Why I’m Ditching “Spiritual But Not Religious”

Vanessa Torre

What does that even mean, anyway?

https://img.particlenews.com/image.php?url=15ixYj_0XkE6SJf00Photo by Karl Solano via Pexels

When asked about my religious beliefs, I clam up. Last year, some friends of mine who have a band did a prayer circle before hitting the stage for a show. They’re not a Christian band but they’re a group of guys whose faith is important to them. I respect it.

They invited me in because I’m the person in the back of the room selling their t-shirts, records, and beer koozies. The sixth unofficial member.

I froze. I had no idea what to do. Did I belong there? Do I pray? Do I close my eyes? Fake it? Look down? What. Do. I. Do? I grabbed our friend Robert and made him join me. I don’t know if he’s forgiven me yet. Probably not. Absolution is a gray area.

When I was asked my religious affiliation on dating apps, I put “spiritual but not religious.” Here’s the problem: I have no idea what this means any more than telling someone I belong to any one religion.

If that sounds misguided and confusing to you, it’s because it’s the same way to me.

There are a few issues at play here that are driving me to leave the concept behind. Namely, it seems like a weird kind of religious cherry-picking.

I’m going to go out on a limb here and say that most of us who have struggled with faith at any point are just too afraid to commit to any one concept or religion. So, spiritual it is.

People that say they’re spiritual but not religious have a tendency to believe in a mishmash of religions, taking out of them the good stuff and leaving behind the bad.

I'm guilty of this. I have a meditation space in the corner of my living room and a Bible on my bedside table.

Everyone loves the concept of Zen meditation. It feels good. Mindfulness is a fantastic thing. We want to meditate but we can’t remember the Eightfold Path in order to follow it. Five moral precepts of what? So Buddhism is out. We’re spiritual, but not religious.

Maybe, we believe in God but the stand-up, sit down practice of Sunday church is more cardio than we need. It’s formal. We don't like the collection plate. We don't understand the Bible. It would really help if someone created a flow chart. Don’t look at me to do it. I’m busy trying to figure out how I feel about Moses. So Christianity is out. We’re spiritual, but not religious.

Judaism is straight-up old school. There’s just God. We can wrap our brains around that but learning a whole set of formal holidays is overwhelming. And what do we do with the guilt and the not eating of bacon? I don’t know how I feel about a religion that makes me give up bacon. So, we can’t be Jewish. We’re spiritual, but not religious.

I am on a path of exploring my faith and trying to figure out what I believe. One main concept that I have embraced is the fact that being religious does not mean you have to go to a church or any other house of worship. Ever. Period. That frees me to move beyond spiritual and into religious.

Church makes me feel uncomfortable. So, I play Mahalia Jackson and Mavis Staples gospel albums on my record player on Sunday mornings. It counts. My house is my chosen house of worship.

At some point in our lives, we need to figure out what we believe. I think we owe ourselves that much. We can’t run around saying we’re spiritual and not take a minute to understand what we mean by spiritual.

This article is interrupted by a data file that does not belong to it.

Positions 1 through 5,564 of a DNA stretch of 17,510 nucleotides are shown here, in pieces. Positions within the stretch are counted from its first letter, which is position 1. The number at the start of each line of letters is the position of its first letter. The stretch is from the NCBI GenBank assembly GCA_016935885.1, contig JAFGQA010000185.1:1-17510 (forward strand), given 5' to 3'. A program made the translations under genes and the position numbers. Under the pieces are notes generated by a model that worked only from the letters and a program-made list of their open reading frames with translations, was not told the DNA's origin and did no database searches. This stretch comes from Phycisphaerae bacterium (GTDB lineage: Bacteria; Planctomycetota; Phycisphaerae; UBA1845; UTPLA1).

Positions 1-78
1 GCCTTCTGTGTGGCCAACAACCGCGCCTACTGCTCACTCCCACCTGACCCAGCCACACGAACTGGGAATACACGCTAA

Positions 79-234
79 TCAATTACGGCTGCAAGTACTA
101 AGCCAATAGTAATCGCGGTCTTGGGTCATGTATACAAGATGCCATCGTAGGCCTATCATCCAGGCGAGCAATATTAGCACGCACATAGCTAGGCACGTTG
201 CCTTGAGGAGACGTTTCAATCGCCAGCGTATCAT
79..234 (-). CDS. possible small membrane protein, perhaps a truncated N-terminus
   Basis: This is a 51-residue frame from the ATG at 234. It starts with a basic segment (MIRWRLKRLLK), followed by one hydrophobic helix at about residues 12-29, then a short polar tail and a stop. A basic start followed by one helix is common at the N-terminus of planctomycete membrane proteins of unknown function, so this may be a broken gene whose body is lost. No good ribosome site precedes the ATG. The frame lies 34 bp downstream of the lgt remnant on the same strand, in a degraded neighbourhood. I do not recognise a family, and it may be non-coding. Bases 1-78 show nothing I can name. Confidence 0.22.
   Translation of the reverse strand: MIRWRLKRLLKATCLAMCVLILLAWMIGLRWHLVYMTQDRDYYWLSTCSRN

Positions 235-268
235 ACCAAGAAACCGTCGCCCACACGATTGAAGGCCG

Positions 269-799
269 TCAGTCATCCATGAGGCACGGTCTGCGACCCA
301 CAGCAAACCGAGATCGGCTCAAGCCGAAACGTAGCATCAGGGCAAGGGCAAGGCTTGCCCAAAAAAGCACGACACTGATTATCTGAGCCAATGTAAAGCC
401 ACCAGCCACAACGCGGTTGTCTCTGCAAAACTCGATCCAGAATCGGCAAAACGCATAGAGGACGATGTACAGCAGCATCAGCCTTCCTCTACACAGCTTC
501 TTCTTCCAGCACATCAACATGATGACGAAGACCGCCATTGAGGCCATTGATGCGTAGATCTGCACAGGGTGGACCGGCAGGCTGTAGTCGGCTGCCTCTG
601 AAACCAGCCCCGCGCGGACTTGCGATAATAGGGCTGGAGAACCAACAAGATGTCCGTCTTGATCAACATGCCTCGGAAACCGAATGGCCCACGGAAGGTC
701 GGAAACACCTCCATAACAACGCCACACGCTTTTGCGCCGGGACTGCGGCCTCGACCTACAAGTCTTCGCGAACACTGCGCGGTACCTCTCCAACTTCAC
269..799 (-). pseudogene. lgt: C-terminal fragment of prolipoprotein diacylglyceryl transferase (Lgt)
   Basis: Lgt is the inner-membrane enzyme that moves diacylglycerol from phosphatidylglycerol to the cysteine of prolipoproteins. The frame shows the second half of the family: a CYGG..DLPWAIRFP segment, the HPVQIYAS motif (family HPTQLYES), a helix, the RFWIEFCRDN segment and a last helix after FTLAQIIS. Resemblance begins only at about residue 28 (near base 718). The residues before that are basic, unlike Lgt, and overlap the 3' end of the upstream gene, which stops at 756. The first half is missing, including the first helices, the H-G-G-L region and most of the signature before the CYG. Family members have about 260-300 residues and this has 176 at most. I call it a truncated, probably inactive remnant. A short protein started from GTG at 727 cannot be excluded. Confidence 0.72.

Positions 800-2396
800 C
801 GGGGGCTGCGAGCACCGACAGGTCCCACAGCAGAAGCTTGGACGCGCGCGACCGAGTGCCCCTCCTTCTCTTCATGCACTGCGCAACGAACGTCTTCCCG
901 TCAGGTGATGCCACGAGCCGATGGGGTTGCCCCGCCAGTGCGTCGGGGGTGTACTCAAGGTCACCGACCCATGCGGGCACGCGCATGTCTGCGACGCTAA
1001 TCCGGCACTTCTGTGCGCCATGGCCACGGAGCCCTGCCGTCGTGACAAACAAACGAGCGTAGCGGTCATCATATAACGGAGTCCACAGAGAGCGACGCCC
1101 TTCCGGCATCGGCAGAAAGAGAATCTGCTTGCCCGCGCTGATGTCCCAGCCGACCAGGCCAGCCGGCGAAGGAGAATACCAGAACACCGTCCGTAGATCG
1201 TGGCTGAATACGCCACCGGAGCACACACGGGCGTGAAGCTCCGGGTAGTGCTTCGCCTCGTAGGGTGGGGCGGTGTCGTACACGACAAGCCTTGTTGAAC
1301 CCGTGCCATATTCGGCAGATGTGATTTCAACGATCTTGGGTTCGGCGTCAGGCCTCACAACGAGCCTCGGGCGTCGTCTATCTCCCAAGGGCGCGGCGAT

Declaring myself as merely spiritual means I haven't given enough thought to what I hold as truth. How can I declare that I believe in a spiritual self without understanding what that spirit self means?

It’s the same reason I have a real hard time dating men with goatees. It’s too wishy-washy. I feel like by the time a man reaches his 40’s he should be able to decide whether or not he wants to have a beard. Partial beards do nothing for me. Do or do not. There is no try.

Here’s what I’m learning on this journey: There will be many different ways in which people interpret any one religion. We do not need to commit to a certain sect, denomination, or church in order to be religious.

It’s like reading Shakespeare. We can interpret it to the best of our ability but ten different people can come away with ten different readings and interpretations. None are wrong.

We can be religious without throwing ourselves into the catch-all of “spiritual.” A little religious compartmentalization can be helpful. It gives us parameters.

For me, part of this, admittedly, is steeped in being concerned with whether or not I’m wrong, something I have arrogantly never questioned in my reading of Hamlet. But, the Bible I question. What if I spent my whole life believing in something that is not true? It could happen.

My solace is that this holds true for every single facet of my material life. I can spend 20 years in a career and wonder what another path looked like. I can love someone and ruin the whole thing by overthinking whether they’re the right person.

We can find what works for us without Frankensteining our own religion together. Being a Jewish-Christian-Buddhist is not going to help us figure out our spiritual truth. Defining ourselves as religious only means defining our own concept of religion. We have that freedom.

The beautiful thing about it is that no one, no matter what they say, is an authority on it. It’s for us to decide. For me, I think I need to give it more thought instead of half-assing yet another part of my life.

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Flaming pinball, nerd, music lover, wine snob, horrible violin player. No, she won’t stop taking pictures of her drinks. vanessaltorre@gmail.com IG: vanessaltorre Twitter: @vanessaltorre

Phoenix, AZ
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